Thanksgiving will be a little cheerier and tables a little more full for many in Rappahannock County thanks to the efforts of volunteers and donors at the Rappahannock Food Pantry.
At the Pantry building on Mt. Salem Avenue in Washington, volunteers loaded turkey, greens, potatoes, pie and other food into a steady stream of vehicles that pulled up outside the pantry from 10 a.m. to 4 p.m. Monday and Tuesday.
The recipients have been receiving food from the pantry during its normal hours of operation on Tuesdays, Thursdays and Saturdays, and so were eligible this week to get a little extra in the form of a share of the Thanksgiving bounty. Family size determined how much they could collect.
A total of 524 individuals were expected to receive the holiday handout over the two days, according to Mimi Forbes, pantry manager.
Twenty-three volunteers worked in two shifts over the two days. Recipients were given appointment times to show up for their share. Volunteers worked quickly to load the vehicles so they wouldn’t stack up on the circular driveway.
There weren’t enough pies to give one to each person so a lottery system was devised. Each person who drove up for a load of Thanksgiving food picked a slip of paper from a basket Forbes held to find out if he or she could also get a pumpkin pie.
“I got a turkey and a pie, I think it’s pumpkin. I’m not sure,” said Robin of Flint Hill, who gave just her first name. “I come here regularly. They’ve always been very caring,” she said of those who staff the pantry, most of whom are volunteers. “They are wonderful people who would give the shirt off their back.”
Robin said she is disabled after being injured on the job. She is a single mom with four children.
George, of Washington, said he got a “turkey and all the trimmings.” He said he was a landscape surveyor but has been out of work for a while. He lives with his wife and their three children, all of whom are adults but they moved back home “when things got bad.
“There are just no jobs around. I’ve applied to 35 to 40 places,” he said. The pantry “has been a life-saver. If I didn’t have them it would be impossible to make it.”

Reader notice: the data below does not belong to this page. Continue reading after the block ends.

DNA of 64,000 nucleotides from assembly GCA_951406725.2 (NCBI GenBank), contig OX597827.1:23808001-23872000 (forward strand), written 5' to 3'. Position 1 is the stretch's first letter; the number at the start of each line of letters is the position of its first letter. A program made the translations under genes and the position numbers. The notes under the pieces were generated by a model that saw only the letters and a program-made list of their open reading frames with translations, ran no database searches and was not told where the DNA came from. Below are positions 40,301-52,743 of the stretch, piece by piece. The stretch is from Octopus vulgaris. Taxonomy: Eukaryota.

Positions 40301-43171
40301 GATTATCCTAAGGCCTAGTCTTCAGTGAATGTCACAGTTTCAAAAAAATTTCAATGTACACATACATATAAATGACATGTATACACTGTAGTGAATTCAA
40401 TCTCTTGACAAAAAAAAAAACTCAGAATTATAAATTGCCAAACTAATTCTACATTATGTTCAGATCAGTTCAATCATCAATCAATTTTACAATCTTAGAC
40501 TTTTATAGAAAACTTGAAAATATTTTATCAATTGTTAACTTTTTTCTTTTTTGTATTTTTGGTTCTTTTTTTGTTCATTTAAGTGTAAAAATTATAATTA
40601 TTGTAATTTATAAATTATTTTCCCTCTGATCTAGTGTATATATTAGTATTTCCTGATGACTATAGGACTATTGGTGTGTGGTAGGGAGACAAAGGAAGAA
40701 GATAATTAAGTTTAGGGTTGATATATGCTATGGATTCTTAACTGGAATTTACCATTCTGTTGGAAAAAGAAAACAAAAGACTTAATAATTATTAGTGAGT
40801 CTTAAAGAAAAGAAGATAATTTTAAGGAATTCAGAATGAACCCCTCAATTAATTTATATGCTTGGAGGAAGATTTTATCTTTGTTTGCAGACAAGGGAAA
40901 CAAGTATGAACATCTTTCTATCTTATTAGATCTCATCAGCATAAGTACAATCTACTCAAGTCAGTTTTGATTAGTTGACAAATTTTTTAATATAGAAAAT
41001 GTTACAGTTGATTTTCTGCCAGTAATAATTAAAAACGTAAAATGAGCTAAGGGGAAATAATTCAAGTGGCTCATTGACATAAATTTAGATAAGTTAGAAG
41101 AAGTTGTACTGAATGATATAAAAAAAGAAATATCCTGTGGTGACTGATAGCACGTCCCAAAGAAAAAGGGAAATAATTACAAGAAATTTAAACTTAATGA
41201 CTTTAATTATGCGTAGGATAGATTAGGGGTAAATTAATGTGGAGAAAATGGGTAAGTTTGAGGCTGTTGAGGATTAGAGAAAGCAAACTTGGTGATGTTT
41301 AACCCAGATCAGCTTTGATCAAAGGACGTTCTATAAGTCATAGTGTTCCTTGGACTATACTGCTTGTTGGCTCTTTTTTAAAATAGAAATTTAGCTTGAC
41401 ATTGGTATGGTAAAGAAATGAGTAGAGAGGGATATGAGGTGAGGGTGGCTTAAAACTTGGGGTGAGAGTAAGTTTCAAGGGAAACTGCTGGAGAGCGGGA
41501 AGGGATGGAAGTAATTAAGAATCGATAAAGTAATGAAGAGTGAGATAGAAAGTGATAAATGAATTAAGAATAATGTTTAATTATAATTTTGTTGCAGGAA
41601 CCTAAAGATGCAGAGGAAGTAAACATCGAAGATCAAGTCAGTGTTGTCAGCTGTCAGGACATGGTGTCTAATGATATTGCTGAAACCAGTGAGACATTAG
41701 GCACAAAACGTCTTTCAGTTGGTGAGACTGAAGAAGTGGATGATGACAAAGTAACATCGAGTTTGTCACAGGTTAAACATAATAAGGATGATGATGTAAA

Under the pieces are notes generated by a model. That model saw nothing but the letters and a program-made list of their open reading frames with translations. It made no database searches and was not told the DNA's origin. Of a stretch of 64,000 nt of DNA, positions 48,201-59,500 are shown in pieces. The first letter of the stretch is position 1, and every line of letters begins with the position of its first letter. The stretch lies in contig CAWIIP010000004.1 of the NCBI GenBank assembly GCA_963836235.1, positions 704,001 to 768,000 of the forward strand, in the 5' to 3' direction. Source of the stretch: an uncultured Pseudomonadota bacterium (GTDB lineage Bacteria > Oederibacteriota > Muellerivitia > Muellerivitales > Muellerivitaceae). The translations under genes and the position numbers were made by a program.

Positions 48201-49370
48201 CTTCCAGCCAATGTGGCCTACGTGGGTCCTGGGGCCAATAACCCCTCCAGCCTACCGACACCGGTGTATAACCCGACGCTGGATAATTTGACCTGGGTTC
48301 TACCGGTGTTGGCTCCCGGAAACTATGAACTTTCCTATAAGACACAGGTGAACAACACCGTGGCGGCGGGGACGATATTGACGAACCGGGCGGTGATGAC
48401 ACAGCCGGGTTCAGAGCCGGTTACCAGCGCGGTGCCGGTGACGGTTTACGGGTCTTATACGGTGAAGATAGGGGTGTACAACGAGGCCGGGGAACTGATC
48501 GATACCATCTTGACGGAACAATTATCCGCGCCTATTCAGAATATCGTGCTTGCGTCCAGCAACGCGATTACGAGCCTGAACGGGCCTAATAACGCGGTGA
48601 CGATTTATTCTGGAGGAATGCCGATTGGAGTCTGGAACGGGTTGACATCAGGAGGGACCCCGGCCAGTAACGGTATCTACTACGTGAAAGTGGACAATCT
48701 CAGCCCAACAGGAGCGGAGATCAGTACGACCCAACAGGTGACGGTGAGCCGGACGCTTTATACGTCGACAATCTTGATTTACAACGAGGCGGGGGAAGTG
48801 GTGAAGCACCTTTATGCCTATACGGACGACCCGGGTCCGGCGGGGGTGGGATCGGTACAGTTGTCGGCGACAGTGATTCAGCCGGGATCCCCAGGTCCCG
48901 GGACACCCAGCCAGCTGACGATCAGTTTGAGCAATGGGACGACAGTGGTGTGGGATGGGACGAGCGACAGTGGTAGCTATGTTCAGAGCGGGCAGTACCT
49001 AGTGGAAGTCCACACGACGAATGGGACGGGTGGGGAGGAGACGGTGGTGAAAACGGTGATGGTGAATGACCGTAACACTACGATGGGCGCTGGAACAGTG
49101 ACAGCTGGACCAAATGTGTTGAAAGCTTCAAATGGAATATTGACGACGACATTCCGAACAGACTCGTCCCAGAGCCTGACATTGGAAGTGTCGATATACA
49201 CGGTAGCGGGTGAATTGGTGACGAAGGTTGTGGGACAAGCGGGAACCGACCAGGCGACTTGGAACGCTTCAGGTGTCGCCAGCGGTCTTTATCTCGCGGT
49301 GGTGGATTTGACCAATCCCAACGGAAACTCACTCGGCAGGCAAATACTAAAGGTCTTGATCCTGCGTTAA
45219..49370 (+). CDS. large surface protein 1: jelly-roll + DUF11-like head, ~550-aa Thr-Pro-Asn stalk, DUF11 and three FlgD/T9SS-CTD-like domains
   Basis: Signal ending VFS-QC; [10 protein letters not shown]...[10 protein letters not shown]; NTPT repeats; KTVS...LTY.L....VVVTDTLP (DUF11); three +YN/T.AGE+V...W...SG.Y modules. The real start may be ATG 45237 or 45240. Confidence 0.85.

Wilbur of Gid Brown collected a turkey, corn, carrots, turnips, potatoes, sweet potatoes and a pie on Monday. He said he was expecting his sister-in-law and her husband and two grandchildren for Thanksgiving dinner. “It helps, but it doesn’t go the whole way” to feed them, he said of food he picked up on Monday.
Laura Smoot of Harris Hollow got a turkey, greens and a pie for Thanksgiving. “I’m not sure how many” will come for dinner, she said. “I know there will be at least three of us – my daughter, granddaughter and me.”
Smoot said she usually makes a trip to the pantry twice a month. She said she is retired and not able to work anymore.
Forbes said she ordered 250 turkeys from the Blue Ridge Area Food Bank in Winchester and expected to get 210, which might or might not be enough to go around. She said she expected at least 200 families. The turkeys weighed between nine and 12 pounds.
The 33 pies came from a fundraiser at Rappahannock County High School. The pies were made and sold by the culinary arts class. Purchasers were given the opportunity to donate their pie back to the pantry.
Waterpenny Farm contributed 127 pounds of turnips, lettuce, peppers and bok choi. St. Andrew’s Gleaners, a volunteer group that seeks donations from area farms, provided 1,600 pounds of turnips.
Every box handed out by the pantry volunteers also included dressing, instant potatoes, gravy, cranberries, yams, corn and green beans. There were also onions, carrots and potatoes available.
Sandra Cartwright-Brown of F.T. Village has been a volunteer at the food pantry for about four months.
“Usually I don’t come here on Monday but it’s a special day,” she said. She called pantry manager Forbes “very organized with an outgoing personality. She had me calling people who were supposed to come today” but hadn’t shown up at their appointed time.
Forbes was checking names off her list as each recipient showed up. At 3 p.m. Monday, cars were still trickling in with an hour to go.
It would be another long day on Tuesday with distributions expected to continue from 10 a.m. to 4 p.m. Volunteers would be back to help load cars again and probably end feeling gratified they could help.
“It’s needed,” Cartwright-Brown summed up.